A friend shared an article from the New York Times Magazine with me today called “The Case for Working with Your Hands”, by Matthew B. Crawford. Turns out, this is an engaging excerpt from his soon-to-be-released book titled, Shop Class as Soulcraft: An Inquiry Into the Value of Work. In this excerpt, Mr. Crawford explores the societal push toward becoming a “knowledge” economy whereby the young are pressured into pursuing educations and career paths that may, in reality, deny their natural tendencies and talents only to become corporate cubical dwellers. This is a very thought provoking article and one that should make anyone open to career exploration or anyone trying to “find themselves” jump up and rub their eyes.
As my friends from Oklahoma would say “this has been a hoot”. A CBSNEWS producer contacted me in early Janurary requesting that Workforce50.com participate in their upcoming Early Show series on finding employment. This series would be a 5 part series featuring 4 job seekers - a new grad, a higher income person, a person returning to the workforce and someone over 55. Obviously CBSNEWS requested that Workforce50.com represent the over 55 segment.
We eagerly and proudly jumped in to the project. The opportunity to give additional visibility to the issues encountered by the older workforce was one we just couldn’t pass up. Nearly 3 months later, the series aired starting on March 23rd, with the over 55 (ours) segment airing on March 27th.
In a recent article in the Wall Street Journal, age discrimination seems to be advocated as a generally accepted business practice by a professor at the Kellogg School. Frankly, I’m appalled by the statement itself and all of its dark and legal implications.
“It makes sense, with revenues getting tighter and profits getting smaller, that companies are looking to cut costs. One way to do that is to get rid of senior higher-salaried employees and promote younger workers, usually at lower salaries, says Adam Galinsky, a professor at the Kellogg School of Management at Northwestern University.”
Tell me that this is not what they are teaching in business school these days. It is flawed thinking from so many angles. Not to mention that it totally devalues the knowledge, experience and judgment that older workers have accumulated over the course of their careers and employ every day in their jobs. According to many experts, building and nurturing a multi-generational workforce is essential to the success of just about any business today.
Had this article been framed simply as helpful tips for the young or first-time manager, some of the advice I would probably dispense myself. I have been mentored and I have been a mentor. It can be a very productive learning experience. But here’s the thing. A good mentor has years of experience and a wide range of knowledge and judgment to share. So, I ask, why would a leading company, or any company looking to survive these days, cast its seasoned talent indiscriminately to the wind?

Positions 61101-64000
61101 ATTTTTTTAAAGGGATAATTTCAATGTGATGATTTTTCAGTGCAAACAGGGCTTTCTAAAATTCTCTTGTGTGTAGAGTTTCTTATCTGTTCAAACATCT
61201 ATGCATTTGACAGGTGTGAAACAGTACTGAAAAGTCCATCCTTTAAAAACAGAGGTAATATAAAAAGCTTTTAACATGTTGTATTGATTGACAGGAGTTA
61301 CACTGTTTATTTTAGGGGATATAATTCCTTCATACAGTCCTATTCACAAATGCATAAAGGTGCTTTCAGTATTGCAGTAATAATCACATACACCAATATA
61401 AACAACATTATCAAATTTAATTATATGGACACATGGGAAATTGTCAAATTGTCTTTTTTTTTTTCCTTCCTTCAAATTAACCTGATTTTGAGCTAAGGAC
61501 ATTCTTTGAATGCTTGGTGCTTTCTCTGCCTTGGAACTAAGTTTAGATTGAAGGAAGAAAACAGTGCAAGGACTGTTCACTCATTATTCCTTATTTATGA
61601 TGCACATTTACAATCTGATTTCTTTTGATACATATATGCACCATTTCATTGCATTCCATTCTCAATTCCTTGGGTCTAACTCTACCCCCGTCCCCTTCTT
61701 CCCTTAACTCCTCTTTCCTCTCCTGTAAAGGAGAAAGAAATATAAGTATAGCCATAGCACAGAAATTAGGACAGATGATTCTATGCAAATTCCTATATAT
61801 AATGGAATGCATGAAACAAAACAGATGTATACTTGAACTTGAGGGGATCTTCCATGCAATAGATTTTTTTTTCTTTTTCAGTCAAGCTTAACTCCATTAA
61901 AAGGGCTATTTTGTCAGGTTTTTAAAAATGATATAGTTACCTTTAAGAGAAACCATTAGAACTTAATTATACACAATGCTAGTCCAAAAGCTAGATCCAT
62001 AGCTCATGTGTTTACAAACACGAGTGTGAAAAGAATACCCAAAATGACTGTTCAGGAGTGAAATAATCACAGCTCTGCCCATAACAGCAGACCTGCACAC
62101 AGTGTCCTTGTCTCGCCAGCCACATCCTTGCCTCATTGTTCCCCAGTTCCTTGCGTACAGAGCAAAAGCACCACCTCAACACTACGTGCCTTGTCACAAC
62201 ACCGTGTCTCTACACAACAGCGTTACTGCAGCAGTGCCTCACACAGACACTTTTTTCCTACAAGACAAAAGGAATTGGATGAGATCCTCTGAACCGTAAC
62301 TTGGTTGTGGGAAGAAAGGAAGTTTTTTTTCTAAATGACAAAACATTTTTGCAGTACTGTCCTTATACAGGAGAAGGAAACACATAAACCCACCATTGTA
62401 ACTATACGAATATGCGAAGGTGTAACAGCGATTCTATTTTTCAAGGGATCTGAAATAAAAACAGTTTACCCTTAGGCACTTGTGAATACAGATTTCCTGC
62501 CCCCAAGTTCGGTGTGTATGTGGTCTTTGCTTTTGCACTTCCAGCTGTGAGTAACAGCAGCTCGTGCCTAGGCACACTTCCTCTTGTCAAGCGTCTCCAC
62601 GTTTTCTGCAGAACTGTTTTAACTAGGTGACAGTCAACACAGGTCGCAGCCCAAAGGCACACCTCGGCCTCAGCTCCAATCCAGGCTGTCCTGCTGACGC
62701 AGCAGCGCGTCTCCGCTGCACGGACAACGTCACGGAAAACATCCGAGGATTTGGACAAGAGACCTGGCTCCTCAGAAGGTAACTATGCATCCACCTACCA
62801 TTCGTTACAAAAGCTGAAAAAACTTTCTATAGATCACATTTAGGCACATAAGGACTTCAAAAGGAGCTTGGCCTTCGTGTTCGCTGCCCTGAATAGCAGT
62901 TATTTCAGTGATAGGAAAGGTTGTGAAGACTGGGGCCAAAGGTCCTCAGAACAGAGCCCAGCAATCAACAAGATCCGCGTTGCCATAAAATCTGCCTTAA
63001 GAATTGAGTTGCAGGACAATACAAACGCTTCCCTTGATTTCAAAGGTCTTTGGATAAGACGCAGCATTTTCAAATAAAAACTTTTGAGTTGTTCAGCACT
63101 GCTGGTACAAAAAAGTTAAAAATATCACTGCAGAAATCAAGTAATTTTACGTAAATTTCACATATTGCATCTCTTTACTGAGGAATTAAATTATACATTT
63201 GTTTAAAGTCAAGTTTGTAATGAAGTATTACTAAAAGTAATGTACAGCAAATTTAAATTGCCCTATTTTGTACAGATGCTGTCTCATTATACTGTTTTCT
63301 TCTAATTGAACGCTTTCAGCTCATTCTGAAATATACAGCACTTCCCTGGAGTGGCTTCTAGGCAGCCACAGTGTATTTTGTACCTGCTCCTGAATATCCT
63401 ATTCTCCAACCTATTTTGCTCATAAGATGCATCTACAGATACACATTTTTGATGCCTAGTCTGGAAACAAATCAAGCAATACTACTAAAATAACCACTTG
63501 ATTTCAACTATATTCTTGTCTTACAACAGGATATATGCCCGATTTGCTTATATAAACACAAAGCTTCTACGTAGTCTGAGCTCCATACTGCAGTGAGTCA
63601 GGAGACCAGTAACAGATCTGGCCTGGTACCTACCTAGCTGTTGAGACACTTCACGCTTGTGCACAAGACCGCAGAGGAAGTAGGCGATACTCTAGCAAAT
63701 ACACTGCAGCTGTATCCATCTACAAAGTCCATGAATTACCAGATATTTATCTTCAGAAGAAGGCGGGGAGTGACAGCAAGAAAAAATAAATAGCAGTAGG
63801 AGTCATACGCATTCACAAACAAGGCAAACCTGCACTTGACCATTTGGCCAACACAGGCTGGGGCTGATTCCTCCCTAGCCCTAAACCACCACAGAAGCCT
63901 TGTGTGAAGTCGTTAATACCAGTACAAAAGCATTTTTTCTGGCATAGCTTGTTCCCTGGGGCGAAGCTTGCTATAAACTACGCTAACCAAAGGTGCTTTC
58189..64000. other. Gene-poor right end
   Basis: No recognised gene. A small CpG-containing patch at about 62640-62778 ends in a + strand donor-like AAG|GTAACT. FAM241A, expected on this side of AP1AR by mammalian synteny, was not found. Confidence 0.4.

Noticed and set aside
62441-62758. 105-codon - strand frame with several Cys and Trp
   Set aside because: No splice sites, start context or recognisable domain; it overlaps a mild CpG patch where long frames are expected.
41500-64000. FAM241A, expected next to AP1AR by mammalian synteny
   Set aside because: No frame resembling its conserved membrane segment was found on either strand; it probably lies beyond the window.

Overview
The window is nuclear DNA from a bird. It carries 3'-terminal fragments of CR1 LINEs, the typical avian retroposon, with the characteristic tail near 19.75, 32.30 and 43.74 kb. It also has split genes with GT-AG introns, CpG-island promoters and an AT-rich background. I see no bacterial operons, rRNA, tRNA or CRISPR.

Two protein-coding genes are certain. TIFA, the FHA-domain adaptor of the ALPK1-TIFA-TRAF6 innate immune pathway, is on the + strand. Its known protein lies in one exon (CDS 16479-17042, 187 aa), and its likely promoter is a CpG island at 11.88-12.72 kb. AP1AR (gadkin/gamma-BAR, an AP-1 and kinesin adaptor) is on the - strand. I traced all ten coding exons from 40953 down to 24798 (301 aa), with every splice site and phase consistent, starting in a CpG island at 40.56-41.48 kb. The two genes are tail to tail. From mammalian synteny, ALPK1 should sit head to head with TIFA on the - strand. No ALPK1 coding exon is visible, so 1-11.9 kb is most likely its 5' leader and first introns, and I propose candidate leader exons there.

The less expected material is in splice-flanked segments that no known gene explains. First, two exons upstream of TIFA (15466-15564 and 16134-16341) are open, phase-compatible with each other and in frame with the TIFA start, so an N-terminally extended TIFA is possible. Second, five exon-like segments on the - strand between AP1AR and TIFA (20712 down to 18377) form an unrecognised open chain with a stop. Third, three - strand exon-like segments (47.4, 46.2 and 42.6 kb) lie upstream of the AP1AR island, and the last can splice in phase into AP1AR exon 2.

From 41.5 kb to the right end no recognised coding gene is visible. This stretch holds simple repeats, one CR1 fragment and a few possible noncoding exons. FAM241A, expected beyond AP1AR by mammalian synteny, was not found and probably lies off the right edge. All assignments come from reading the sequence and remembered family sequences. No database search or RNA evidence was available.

To read the full article go to http://bit.ly/DmijY
We have had a number of questions from our readers about temporary jobs with the U.S. Census Bureau. The information you need is all on the government web site at
From the information provided, the hiring for these positions will be done between February and May 2009. So, if you are interested in working in your own community on the U.S. Census, act soon.
The most recent poll taken on Workforce50.com yielded some interesting responses. When asked about the most important component of a job, our 50+ audience is pretty evenly split between pay and benefits and the work being interesting and challenging. Actually, the work being interesting and challenging is ever-so-slightly ahead in the polls but statistically not enough to distinguish percentage points. Both received just about 30% of the vote. So what does that say? It seems to indicate that older workers are keenly interested in the quality of their work and their need for rewarding and stimulating work. We can certainly interpret this to say that older workers do not enjoy working day to day just for a pay check. What they are actually doing and accomplishing during their hours of work is extremely important.
On the other end of the spectrum, it was somewhat surprising that only 2% of our respondents were interested in good opportunities for advancement. Done with the rat race, are they? Satisfied with letting the younger folks play “Who can rise to the corner office?”, are they? Does advancement come laden with responsibilities that are ultimately not satisfying to the older worker? Could it be that as we age we gain clarity about what is actually satisfying to the soul? And we have gained the wisdom and humility to say “enough is enough”?
Additional fodder for discussion: only about 18% of our poll takers declared that either coworkers and people or the ability to help people were their top choice for most important component of a job. Actually our respondents were much more interested in the location and proximity of their job to their home than to the people they work with or help. Hmm.
I’ve suggested only plausible interpretations of some of these poll responses. We would love to get feedback from our readers about their own interpretations.